Explore Gdańsk - what to see

All of Gdańsk's monuments are worth recommending.

Let's start with the Basilica of St. Mary , which is the world's largest brick-built church. The place of worship which you see, has evolved over the centuries, from 1342 to 1502, when it had three types of vaults: stellar, crystal and networked. Surprisingly, the shrine survived World War II - it is true that the roof rafters were burnt, nearly half the vaults collapsed and that the bells melted, yet the walls survived. In 1946 the reconstruction of the church had already started. The most valuable part of its fittings is a triptych of the Last Judgement by Hans Memling, a copy of which is located in the church, whilst the original hangs at the National Museum in Gdańsk.

Dwór Artusa ( Artus Court), a tenement house at the Long Market, was once a meeting place for merchants, and later a marketplace. Today it is in the Gdańsk Historical Museum. In the interior of the building stands a great Gothic hall, which was destroyed in 1945 and later reconstructed.

Bramy wodne (Water Gates) are characteristic of Gdańsk's wide vehicular tenements, closing the streets which run perpendicular to the Motława. The most interesting of these is the Great Crane, which closes ulica Szeroka. This port device was used to load goods and ballast onto ships. It did not survive the liberation by the Red Army and was rebuilt after the war. Next to this stands the Brama Złota ( Golden Gate) which closes ulica Długa, and the Brama Zielona (Green Gate) (formerly Kogi Gate), which is the oldest water gate in Gdańsk closing the Long Market.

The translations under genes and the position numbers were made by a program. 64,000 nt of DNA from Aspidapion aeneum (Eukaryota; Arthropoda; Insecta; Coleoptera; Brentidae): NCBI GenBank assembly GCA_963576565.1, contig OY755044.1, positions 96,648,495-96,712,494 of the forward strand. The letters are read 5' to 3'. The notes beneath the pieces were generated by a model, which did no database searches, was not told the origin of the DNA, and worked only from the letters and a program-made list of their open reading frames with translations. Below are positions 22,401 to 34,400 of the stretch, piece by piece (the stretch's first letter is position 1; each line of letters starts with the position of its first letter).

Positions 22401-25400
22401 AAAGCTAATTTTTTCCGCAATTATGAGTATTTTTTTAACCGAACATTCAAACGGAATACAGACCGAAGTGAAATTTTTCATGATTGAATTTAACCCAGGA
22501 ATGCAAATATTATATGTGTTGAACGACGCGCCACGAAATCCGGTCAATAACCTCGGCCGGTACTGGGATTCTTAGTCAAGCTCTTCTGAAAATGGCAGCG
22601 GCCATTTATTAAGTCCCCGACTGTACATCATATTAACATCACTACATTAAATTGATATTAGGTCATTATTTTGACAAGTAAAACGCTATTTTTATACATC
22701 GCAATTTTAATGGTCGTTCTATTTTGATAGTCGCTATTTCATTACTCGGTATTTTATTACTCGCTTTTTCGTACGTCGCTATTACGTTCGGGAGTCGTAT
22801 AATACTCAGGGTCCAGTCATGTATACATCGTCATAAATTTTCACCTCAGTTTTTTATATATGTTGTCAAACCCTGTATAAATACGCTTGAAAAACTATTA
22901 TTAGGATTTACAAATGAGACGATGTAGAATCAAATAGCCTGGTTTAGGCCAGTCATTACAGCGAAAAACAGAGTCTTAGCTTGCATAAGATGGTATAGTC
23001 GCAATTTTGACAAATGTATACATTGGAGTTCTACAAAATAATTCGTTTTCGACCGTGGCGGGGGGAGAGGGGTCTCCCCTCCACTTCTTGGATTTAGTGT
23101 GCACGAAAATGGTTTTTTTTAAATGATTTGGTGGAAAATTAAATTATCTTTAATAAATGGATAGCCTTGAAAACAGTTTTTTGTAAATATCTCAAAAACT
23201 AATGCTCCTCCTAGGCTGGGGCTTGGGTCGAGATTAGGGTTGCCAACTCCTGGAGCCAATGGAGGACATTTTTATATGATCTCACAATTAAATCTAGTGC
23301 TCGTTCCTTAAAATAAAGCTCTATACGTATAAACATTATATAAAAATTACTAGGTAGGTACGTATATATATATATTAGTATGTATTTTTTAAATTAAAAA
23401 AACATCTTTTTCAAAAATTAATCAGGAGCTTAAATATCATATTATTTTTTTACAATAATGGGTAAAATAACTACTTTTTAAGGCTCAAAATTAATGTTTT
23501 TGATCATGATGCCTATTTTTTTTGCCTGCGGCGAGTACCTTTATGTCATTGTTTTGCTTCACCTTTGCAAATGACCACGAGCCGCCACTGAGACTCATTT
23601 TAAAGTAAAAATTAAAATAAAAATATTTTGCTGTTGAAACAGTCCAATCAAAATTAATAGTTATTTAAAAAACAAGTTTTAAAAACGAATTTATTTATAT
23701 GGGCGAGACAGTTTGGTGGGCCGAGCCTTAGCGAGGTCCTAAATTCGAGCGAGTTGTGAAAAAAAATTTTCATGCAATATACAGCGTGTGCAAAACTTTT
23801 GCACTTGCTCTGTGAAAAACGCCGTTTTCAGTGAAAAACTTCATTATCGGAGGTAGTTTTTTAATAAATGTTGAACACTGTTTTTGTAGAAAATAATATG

The Pomnik Poległych Stoczniowców 1970 (Monument to the Fallen Shipyard Workers of 1970 ), which is located on pl. Solidarności, was unveiled on the 10th anniversary of the events on 16th December 1980. It was made possible thanks to the strikes from August 1980, the August agreements, and the determination of the Solidarity members. The monument constitutes three crosses with anchors, symbolizing the first three people killed in December 1970 near the gates of the second Gdańsk shipyard.

The Katedra w Oliwie (Oliwa Cathedral ) was built in the sixteenth century with 23, mainly Baroque and Rococo, altars. The first organ was placed in the cathedral in the eighteenth century, and is decorated with Rococo carving and moving parts that still work today. The organs in their present form are from the mid-twentieth century and throughout the year organ concerts are held in the cathedral - during the summer they are held every day.

See also:

Gdańsk - famous sights of the Main Town

Gdańsk: If you have more time...

Must see churches in Gdańsk

Gdańsk Oliwa must visit

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